access web-based tutorials.)
In the classroom: If your classroom already
has Internet-connected computers, tablets,
or laptop carts, your students can take
turns doing the Hour of Code throughout
On the SMART Board: If your classroom
has a web-connected SMART Board, the
entire classroom can do an Hour of Code
together on the shared screen.
Work in pairs: Have students do the Hour
of Code in pairs. This requires fewer com-
puters, and students collaborate to learn
Use smartphones: If your school doesn’t
have enough computers or Internet access,
many of the one-hour activities will also
work on smart phones. Kids without smart-
phones can pair up.
Engage parents to bring hardware: Sched-
ule the Hour of Code in conjunction with a
classroom holiday party and ask parents
to bring in tablets for the class to share (in
schools that have WiFi).
Go “unplugged:” We will offer “unplugged”
tutorials that teach introductory principles
of computer science — without an electron-
Promote the Hour of Code at your school
ahead of time. When you register your par-
ticipation, we’ll send you more materials as
the date approaches.
Spread the word to students
Share Promotional Materials
Show your students the video we’ve pre-
pared—it features people like Microsoft
founder Bill Gates, Facebook founder Mark
Zuckerberg, and Black Eyed Peas founder
will.i.am talking about the importance of
programming. We also have posters you
can print and post around your school. Find
them online at http://csedweek.org/school.
Host a school-wide assembly
The biggest and best way to kick off the
Hour of Code is with a school-wide assem-
bly during CSEdWeek. You can show the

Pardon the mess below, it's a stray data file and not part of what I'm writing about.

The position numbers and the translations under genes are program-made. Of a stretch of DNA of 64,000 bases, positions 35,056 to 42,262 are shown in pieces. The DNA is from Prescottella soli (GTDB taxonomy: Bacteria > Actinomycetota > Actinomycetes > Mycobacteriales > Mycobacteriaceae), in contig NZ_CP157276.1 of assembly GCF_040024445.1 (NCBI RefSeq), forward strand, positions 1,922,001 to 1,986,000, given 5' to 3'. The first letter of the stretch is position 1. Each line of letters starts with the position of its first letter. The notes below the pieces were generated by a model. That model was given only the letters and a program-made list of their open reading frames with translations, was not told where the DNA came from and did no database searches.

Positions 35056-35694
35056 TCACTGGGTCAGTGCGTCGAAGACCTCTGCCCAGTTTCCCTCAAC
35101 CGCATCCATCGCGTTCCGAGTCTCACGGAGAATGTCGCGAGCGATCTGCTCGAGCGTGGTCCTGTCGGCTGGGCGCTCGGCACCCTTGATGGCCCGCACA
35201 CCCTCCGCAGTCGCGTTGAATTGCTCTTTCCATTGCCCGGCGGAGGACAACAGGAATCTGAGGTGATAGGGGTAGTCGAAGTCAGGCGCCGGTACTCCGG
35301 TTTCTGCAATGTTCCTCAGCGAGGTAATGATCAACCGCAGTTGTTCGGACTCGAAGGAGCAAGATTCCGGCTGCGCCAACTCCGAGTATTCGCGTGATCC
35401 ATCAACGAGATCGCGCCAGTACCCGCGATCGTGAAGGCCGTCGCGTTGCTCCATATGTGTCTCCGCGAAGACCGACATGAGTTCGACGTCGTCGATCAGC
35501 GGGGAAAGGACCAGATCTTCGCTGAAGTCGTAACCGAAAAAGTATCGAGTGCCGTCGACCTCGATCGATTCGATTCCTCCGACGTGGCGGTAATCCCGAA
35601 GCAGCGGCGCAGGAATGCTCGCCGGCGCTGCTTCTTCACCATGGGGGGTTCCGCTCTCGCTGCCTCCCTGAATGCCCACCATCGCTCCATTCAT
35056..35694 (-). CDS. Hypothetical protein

video, invite a speaker (e.g: the mayor or
a local leader from the tech industry), or
engage students to try an “unplugged”
activity live in front of the entire school. In
high schools, this is a great way to recruit
students to sign up for spring computer
science courses. In elementary and middle
schools, it can kick off the first of many
more classroom lessons we’ll provide.
Tell parents about the Hour of Code and
encourage them to participate too, at home
or at work. Parental involvement will be
critical to building the nationwide support
we need to bring computer science to all
K-12 schools in the U.S. You can see a
sample email to parents at http://csed-
5COMPUTER SCIENCE EDUCATION WEEK Hour of Code Participation Guide
To go the extra mile, create prizes and
awards for participants in the Hour of Code,
whether for students or teachers.
Beyond the Hour of Code.
Here’s what you and your students can do
after finishing the Hour of Code:
Continue Learning Online
Keep up on the computer science path by
signing your students up for a 20+ hour
“introduction to programming” curriculum.
Just like the first hour, this deeper-dive
into programming does not require any
previous experience and consists of online
videos and exercises. We will offer a wide
range of options, which can be offered in
the classroom, as a weekly trip to the
computer lab, or as an after-school activity.
We will even have a teacher “dashboard”
which you can use to track the progress
of your students.
Make computer science part of your
If your school does not yet offer any com-
puter science instruction, Code.org wants
to help. Visit http://code.org/teach and
sign up. We will be working with select
elementary, middle and high schools and
some whole districts to help add computer
science to their curriculum and provide pro-
fessional development for teachers.
Help remove policy obstacles to
There are regulatory obstacles to computer
science in most states that make it hard-
er to introduce computer science into the
schools. Encourage parents to visit Code.org
to learn more and sign a petition expressing
their support for bringing computer science
instruction to all schools.
Join the movement! Help us make history this December.
With every student on board, the Hour of Code will be a
record-breaking event, and a springboard for lasting change
in our schools. Start planning now at http://csedweek.org.
Code.org is a non-profit dedicated to growing computer science education.
Our vision is that every student in every school should have the opportunity
to learn computer programming. We believe computer science should be
part of the core curriculum in education, alongside other science, technolo-
gy, engineering, and mathematics (STEM) courses, such as biology, physics,
chemistry and algebra.
For more information, visit http://code.org, or email email@example.com.